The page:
How can you tell the difference between a current government worker and a retired civil servant? One of them is smiling, Senior Correspondent Mike Causey says. Think about it, prices have gone up, taxes have gone up, health premiums have gone up -- but feds at the Pentagon, HUD, Interior and other agencies haven't had a raise in three years.
The Senate postal reform bill calls on the Office of Personnel Management to change the way it calculates how much the U.S. Postal Service must pay into the Federal Employees Retirement System and the Civil Service Retirement System. The change could result in a $6 billion surplus for the debt-burdened USPS.
Blake Hall, co-founder of ID.me, will discuss how his company's electronic identification process, is helping veterans get the benefits they have earned.
July 30, 2013
Government contractors have more questions than answers regarding how the Affordable Care Act will impact business, and how coverage requirements will inform contract pricing evaluations.
Bob Braunstein, a federal benefits specialist, explores the special retirement provisions for LEOs, FF, ATC and foreign assignments.
Lester Austin, public affairs specialist for the Social Security Administration, answers your Social Security questions.
July 15, 2013
Members of the House have doubts about the Labor Department's proposal to set a uniform benefit rate for FECA beneficiaries. A GAO study found that such propositions will decrease benefits to injured workers with dependents. FECA benefits would also align more closely with Federal Employees Retirement System (FERS) benefits once injured workers reach retirement age.
Federal benefits expert Bob Braunstein will answer your questions about phased retirment.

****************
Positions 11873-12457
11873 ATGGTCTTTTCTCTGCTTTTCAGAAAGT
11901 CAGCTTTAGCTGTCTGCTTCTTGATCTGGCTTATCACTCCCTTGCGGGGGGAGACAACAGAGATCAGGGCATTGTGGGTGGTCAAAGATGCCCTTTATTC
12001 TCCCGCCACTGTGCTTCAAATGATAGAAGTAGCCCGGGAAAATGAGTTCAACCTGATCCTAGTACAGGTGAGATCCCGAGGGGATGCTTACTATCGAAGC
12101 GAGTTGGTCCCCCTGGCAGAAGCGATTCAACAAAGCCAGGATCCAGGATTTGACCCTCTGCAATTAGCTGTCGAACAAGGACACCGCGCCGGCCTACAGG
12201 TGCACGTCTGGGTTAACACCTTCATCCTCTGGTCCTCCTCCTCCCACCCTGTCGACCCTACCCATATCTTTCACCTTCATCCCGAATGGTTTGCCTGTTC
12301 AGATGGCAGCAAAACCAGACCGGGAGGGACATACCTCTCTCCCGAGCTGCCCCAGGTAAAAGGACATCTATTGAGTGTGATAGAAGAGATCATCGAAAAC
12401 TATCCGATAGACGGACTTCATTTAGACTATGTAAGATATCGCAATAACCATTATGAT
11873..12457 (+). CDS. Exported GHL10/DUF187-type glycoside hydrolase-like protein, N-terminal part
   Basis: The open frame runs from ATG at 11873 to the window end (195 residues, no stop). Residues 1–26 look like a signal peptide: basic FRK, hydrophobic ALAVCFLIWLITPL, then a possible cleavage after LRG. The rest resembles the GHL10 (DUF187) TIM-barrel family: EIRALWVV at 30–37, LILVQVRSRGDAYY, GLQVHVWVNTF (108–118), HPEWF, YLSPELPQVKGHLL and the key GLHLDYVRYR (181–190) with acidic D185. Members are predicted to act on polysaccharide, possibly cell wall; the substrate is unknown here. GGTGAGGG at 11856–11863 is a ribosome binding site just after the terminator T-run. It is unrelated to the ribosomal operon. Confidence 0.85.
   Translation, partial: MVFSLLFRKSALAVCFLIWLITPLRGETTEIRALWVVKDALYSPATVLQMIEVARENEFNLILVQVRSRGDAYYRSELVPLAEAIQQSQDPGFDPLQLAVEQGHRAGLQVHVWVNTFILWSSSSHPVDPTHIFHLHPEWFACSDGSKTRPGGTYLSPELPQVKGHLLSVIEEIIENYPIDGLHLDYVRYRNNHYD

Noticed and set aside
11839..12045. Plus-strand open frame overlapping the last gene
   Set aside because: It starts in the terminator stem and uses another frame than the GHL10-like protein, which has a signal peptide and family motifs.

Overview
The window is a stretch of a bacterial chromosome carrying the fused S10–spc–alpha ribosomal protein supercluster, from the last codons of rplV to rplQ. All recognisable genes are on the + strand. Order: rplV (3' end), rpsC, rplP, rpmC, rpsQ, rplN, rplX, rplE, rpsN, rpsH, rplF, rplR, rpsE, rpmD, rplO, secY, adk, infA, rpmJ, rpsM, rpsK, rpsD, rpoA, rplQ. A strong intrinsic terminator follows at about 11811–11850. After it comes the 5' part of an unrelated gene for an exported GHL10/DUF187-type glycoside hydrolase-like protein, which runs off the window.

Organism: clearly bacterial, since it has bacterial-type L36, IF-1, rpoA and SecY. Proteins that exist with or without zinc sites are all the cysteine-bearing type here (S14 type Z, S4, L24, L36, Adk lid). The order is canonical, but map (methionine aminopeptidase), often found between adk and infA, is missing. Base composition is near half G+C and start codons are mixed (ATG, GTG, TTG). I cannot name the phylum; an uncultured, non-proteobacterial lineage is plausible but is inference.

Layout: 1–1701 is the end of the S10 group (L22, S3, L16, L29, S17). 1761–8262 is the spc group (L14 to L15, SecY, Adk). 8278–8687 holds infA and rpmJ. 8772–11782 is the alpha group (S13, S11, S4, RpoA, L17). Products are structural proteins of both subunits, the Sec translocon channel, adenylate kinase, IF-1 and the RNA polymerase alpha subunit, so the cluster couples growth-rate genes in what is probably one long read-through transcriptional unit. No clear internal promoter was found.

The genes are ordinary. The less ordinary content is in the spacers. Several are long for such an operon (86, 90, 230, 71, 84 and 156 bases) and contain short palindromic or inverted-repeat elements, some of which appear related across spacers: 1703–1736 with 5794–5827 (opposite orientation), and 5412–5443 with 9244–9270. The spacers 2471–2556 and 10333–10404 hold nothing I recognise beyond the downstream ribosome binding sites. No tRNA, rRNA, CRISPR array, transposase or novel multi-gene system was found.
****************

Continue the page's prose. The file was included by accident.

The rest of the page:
July 10, 2013
The Supreme Court struck down parts of DOMA on June 26. Federal managers now must decide how to recognize legal same-sex marriages. Agencies also must update their enrollment systems to include same-sex spouses and their children.
NARFE legislative director Jessica Klement and Federal Times writer Stephen Losey, join host Mike Causey to talk about the self-plus-one health plan option and the chained CPI.
July 3, 2013 (This show originally aired May 29, 2013)
Co-hosts Bob Leins and Tammy Flanagan answer your calls and emails about phased retirement.
July 1, 2013
Every TSP fund -- with the exception of the ever-reliable government-securities G Fund -- finished last month in negative territory, according to new data from the Federal Retirement Thrift Investment Board.
Federal employees in same-sex marriages have until August 26 to make changes to their health and life insurance among other benefits, according to a new memo from acting OPM Director Elaine Kaplan. Same-sex spouses of federal employees are now eligible for coverage under under the Federal Employees Health Benefits Program (FEHBP), Federal Employees Group Life Insurance (FEGLI), Federal Employees Dental and Vision Insurance Program (FEDVIP), and Federal Long-term Care Insurance.
With the Supreme Court's overturning of the Defense of Marriage Act, same-sex spouses of both federal employees and military personnel will be eligible for the same benefits previously only available to opposite-sex couples.